In the appointment of judges of High Courts/Supreme Court, proportionate representation to the candidates from SC, ST and OBC categories shall be ensured”.

The Committee on the Welfare of Scheduled Castes and Scheduled Tribes in its second report to thirteenth Lok Sabha[21] rightly recommended that Articles 124 and 217 may be amended suitably to include judiciary wing of the State within the ambit of reservation. This committee was particularly concerned with the representation of Scheduled Castes and Scheduled Tribes in judiciary with special reference to the appointment of judges in Supreme Court and High Courts. For such an amendment to be made it is necessary, as noted above, to secure at least two third majority of the Bahujan class in both houses of the Parliament and full majority in at least half of the States. But even such a constitutional amendment will have to survive the Supreme Court which is armed with the doctrine of basic structure precisely for situations like this. The Supreme Court may invalidate the constitutional amendment by holding that it undermines the independence of judiciary and hence violates the doctrine of basic structure. Therefore, this approach too should be pursued in combination with the first approach of controlling the Bar of higher judiciary by taking up legal education for the Bahujan class at a war footing which can transform the character of the Bench also.  

Conclusion

It is absolutely essential for the Bahujan class to get proportionate representation in the higher judiciary so that the constitution can be interpreted with the spirit of social democracy. Different constitutional strategies can be explored to achieve this goal but implementation of Article 312 or abolition of Collegium System are certainly not one of them. In fact, creation of All India Judicial Services under Article 312 has been on the agenda of Brahmin upper caste dominated Law Commissions, Committees, Supreme Court, media including political parties and they are very close to achieving this goal[22]. The question here is when this agenda was being pursued by the Brahmanical class in a broad day light how did it become the demand of the Bahujan class? It is heart breaking to see the Brahmin class planing to further reduce the Bahujan representation in the subordinate judiciary by creating All India Judicial Services and the Bahujan class demanding AIJS perceiving it to be a technique of increasing Bahujan representation in the higher judiciary! It is equally baffling as to why, instead of focusing on the right strategy for enhancing the Bahujan representation in the Supreme Court and High Courts, precious energy has been/is being wasted in the demand for the abolition of Collegium System.

One explanation could be that the systematic exclusion of the Bahujan class from legal education was designed to produce this result. Legal language disseminated through legal education is central to the game of democracy. The game of democracy is played with the equipments of legal language. Exclusion from legal education directly leads to exclusion from participating in the democratic game in a meaningful way. Closing access to legal education may amount to closing access to democracy itself. Therefore, opening access to legal education despite all the impediments created against such an access by the Brahmanical class, remains the ultimate strategy to increase Bahujan representation in the higher judiciary.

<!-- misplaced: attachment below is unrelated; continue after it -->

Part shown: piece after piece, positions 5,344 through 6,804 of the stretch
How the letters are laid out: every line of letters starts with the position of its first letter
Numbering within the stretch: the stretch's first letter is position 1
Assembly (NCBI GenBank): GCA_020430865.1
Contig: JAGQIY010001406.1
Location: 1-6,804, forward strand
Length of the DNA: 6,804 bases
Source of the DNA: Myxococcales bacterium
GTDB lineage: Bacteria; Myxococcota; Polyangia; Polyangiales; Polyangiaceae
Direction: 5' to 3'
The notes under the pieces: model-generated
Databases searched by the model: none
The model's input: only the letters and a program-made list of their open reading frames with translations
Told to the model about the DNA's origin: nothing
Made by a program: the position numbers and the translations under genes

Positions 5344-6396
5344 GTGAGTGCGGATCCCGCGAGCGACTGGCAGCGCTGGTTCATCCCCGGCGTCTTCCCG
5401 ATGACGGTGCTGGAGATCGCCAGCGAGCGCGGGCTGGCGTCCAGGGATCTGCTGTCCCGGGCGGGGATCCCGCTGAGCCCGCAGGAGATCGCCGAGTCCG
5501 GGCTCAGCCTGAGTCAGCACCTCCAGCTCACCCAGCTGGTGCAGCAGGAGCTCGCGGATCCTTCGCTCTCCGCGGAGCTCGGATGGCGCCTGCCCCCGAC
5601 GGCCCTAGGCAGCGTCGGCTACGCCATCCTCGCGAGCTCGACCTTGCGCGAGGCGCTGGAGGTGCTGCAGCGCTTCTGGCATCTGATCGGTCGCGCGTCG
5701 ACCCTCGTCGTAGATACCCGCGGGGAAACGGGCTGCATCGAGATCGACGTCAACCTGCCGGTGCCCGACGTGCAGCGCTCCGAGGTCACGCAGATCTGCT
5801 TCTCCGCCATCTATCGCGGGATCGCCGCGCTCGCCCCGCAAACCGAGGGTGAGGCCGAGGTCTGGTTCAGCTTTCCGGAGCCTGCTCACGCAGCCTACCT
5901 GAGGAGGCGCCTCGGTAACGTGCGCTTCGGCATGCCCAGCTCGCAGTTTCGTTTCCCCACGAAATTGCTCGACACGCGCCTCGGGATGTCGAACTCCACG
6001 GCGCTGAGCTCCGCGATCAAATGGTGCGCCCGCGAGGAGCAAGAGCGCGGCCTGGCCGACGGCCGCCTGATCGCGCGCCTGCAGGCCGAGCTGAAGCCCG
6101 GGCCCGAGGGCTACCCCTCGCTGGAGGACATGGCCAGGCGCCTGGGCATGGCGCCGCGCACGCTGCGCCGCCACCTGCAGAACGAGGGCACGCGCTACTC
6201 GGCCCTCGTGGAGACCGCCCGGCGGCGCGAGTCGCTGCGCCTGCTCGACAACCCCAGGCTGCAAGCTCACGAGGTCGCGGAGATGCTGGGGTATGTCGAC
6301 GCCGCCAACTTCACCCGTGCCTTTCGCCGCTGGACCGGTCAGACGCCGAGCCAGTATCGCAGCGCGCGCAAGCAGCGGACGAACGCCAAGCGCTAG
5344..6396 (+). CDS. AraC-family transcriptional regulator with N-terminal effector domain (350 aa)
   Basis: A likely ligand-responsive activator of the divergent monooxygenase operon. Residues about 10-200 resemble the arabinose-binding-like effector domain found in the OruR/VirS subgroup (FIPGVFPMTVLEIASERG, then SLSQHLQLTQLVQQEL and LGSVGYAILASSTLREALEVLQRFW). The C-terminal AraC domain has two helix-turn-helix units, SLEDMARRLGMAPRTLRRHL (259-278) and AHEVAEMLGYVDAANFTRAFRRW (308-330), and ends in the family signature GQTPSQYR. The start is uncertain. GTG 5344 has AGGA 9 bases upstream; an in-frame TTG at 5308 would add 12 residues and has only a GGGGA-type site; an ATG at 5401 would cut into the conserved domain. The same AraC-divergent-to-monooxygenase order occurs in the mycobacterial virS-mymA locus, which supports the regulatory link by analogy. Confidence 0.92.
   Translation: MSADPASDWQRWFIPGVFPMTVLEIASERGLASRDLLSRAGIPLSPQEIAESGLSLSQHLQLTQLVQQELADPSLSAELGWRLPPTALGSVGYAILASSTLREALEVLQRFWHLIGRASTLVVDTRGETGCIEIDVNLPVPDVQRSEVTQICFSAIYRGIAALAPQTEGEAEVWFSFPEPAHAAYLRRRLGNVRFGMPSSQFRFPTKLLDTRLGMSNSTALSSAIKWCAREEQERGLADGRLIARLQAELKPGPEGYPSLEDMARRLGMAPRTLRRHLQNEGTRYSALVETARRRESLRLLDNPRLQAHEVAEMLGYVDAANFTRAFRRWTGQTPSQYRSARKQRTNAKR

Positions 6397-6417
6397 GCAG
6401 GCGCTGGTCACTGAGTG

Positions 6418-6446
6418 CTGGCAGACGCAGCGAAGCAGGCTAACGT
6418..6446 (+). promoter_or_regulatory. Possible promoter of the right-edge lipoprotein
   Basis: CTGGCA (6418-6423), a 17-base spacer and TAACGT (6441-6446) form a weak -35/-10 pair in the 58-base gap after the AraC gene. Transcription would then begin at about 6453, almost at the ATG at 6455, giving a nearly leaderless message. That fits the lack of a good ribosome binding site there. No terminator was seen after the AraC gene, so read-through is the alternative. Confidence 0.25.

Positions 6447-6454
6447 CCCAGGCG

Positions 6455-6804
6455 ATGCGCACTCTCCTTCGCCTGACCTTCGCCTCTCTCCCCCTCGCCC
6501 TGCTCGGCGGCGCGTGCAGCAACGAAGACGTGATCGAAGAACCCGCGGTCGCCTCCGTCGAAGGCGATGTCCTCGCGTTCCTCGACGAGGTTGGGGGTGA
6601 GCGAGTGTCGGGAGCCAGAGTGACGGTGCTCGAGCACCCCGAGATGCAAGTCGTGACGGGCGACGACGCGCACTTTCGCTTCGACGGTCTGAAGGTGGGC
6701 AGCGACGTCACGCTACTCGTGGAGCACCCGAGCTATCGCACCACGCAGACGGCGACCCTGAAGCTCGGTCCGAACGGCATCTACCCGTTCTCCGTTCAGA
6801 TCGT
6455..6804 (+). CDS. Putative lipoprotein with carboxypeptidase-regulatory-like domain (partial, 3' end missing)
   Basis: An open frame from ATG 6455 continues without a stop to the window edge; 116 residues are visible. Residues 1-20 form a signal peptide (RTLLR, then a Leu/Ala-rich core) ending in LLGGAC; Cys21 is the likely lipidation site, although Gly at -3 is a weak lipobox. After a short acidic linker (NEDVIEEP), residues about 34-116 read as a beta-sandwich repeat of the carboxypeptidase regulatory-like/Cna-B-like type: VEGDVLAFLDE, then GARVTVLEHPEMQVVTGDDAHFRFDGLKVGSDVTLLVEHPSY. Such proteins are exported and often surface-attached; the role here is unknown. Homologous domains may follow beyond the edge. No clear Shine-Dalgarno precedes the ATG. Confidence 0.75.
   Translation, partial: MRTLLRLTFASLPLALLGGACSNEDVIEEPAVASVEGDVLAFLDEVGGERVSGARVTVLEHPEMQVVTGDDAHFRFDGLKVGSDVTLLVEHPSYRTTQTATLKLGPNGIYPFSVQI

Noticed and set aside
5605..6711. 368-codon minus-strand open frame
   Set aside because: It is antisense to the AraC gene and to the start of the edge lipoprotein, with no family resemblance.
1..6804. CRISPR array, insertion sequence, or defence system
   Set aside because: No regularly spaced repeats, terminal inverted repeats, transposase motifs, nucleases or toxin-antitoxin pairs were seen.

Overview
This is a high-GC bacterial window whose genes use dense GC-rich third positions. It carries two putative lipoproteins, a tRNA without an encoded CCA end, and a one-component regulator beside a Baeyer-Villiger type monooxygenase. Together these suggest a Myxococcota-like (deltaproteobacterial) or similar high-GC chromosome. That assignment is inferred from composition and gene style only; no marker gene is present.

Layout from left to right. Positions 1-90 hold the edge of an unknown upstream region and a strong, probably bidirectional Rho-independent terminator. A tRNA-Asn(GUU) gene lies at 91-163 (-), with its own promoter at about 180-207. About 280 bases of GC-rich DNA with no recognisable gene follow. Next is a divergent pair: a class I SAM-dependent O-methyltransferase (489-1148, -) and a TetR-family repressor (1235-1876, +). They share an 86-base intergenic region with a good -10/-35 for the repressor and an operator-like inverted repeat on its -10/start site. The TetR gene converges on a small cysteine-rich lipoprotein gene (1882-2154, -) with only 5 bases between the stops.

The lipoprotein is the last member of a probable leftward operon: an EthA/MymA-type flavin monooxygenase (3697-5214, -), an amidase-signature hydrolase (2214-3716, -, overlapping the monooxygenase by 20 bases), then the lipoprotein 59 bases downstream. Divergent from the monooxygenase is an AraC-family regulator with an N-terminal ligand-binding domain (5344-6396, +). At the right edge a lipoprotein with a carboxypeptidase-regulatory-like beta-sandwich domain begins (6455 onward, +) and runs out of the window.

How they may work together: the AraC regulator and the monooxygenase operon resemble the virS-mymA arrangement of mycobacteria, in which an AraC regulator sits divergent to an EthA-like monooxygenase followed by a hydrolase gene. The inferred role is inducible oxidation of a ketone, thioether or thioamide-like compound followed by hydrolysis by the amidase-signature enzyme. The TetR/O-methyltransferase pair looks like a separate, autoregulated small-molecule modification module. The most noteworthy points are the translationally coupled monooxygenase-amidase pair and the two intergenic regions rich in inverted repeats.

[1]     Dr. Babasaheb Ambedkar: Writings And Speeches, Ranade, Gandhi and Jinnah, Vol 1, P-222.

[2]     Dr. Ayaz Ahmad & Dr. Yogesh Pratap Singh, “Crumbling Social Justice and the Need for Representative Higher Judiciary”. Available at:https://roundtableindia.co.in/index.php?option=com_content&view=article&id=9726:crumbling-social-justice-and-the-need-for-representative-higher-judiciary&catid=119:feature&Itemid=132.

[3]     This entry was added by the Constitution (Forty-second Amendment) Act, 1976 which also effected changes in entry 3 of List II which originally placed the subject of subordinate judiciary within the exclusive jurisdiction of States. Similar expansion of the powers of the center has progressively eaten into the state powers under List II.  

[4]     Law Commission of India, 14th report, 77th report and 116th report.

[5]     Swaran Singh Committee 1976.

[6]     All India Judges' Association vs Union Of India 1992 AIR 165.

[7]     Supreme Court Advocates-on-Record Association and Anr. v. Union of India, (1993) 4 SCC 441. Available at:  https://indiankanoon.org/doc/753224/.

[8]     Bojja Tharakam, In Quest of Equality: Indian Constitution Since Independance, (The Shared Mirror 2019), 105 to 118.

[9]     Shifting a subject matter of legislative and executive action from the domain of States under List II to the Center under List I or List III of the Seventh Schedule invariably results in loss of power and representation for the Bahujan class.

[10]   Hindustan Times, Feb 3, 2020. Available at:  https://www.hindustantimes.com/india-news/govt-drafts-all-india-judicial-services-plan/story-5Evr1R2Xy43jNaP7VFTjOP.html.

[11]   Kariya Munda Committee on the Welfare of Scheduled Castes and Scheduled Tribes, 2000). Available at: https://eparlib.nic.in/bitstream/123456789/66480/1/13_Welfare_of_Scheduled_Castes_and_Scheduled_Tribes_2.pdf.

[12]   Supreme Court Advocates-on-Record Association and Anr. v. Union of India, (1993) 4 SCC 441. Available at:  https://indiankanoon.org/doc/753224/.

[13]   Special Reference No.1 of 1998, Re. 1998) 7 SCC 739. Available at:  https://indiankanoon.org/doc/543658/.

[14]   Supreme Court Advocates-on-Record-Association and Ors. v. Union of India 2015 (11 ) SCALE 1. Available at: https://indiankanoon.org/doc/66970168/.

[15]   Kesavananda Bharati v. State of Kerala (1973) 4 SCC 225. Available at:  https://indiankanoon.org/doc/257876/.

[16]   Supreme Court Advocates-on-Record-Association and Ors. v. Union of India 2015 (11 ) SCALE 1. Available at:  https://indiankanoon.org/doc/66970168/.

[17]   IDIA Diversity Survey Report: 2018-19. Available at:  https://www.idialaw.org/wp-content/uploads/2020/04/diversity-survey-2018-19.pdf.

[18]   Indra Sawhney Etc. vs Union of India And Others (1992) Supp 2 SCR 454 (SC).

[19]   State Of Bihar & Anr vs Bal Mukund Sah & Ors (2000) 4 SCC 640. Available at:  https://indiankanoon.org/doc/70777/.

[20]   That’s why government requests to the Collegium for the appointment of judges from unrepresented classes routinely falls on deaf ears.

[21]   Kariya Munda Committee on the Welfare of Scheduled Castes and Scheduled Tribes, 2000). Available at: https://eparlib.nic.in/bitstream/123456789/66480/1/13_Welfare_of_Scheduled_Castes_and_Scheduled_Tribes_2.pdf; National Commission for Scheduled Castes, Special Report on Reservation in Judiciary, 2013. Available at:  http://ncsc.nic.in/files/Reservation%20in%20Judiciary.pdf.

[22]   All India Judicial Services just like 10% upper caste quota has unfortunately become a fate accompli. See, Financial Express, November 18, 2019. Available at:  https://www.financialexpress.com/opinion/good-judgement-cji-bobde-is-right-national-judicial-service-cadre-is-in-national-interest/1767358/; Hindustan Times, Feb 3, 2020. Available at:  https://www.hindustantimes.com/india-news/govt-drafts-all-india-judicial-services-plan/story-5Evr1R2Xy43jNaP7VFTjOP.html; The Hindu, May 26, 2020. Available at:  https://www.thehindu.com/news/national/government-finalising-draft-bill-to-set-up-all-india-judicial-service/article31678406.ece.

 

~~~

Dr. Ayaz Ahmad is Associate Professor at Unitedworld School of Law, Karnavati University, Gujarat. He teaches Constitution and studies legislative and judicial behavior from an Ambedkarite perspective.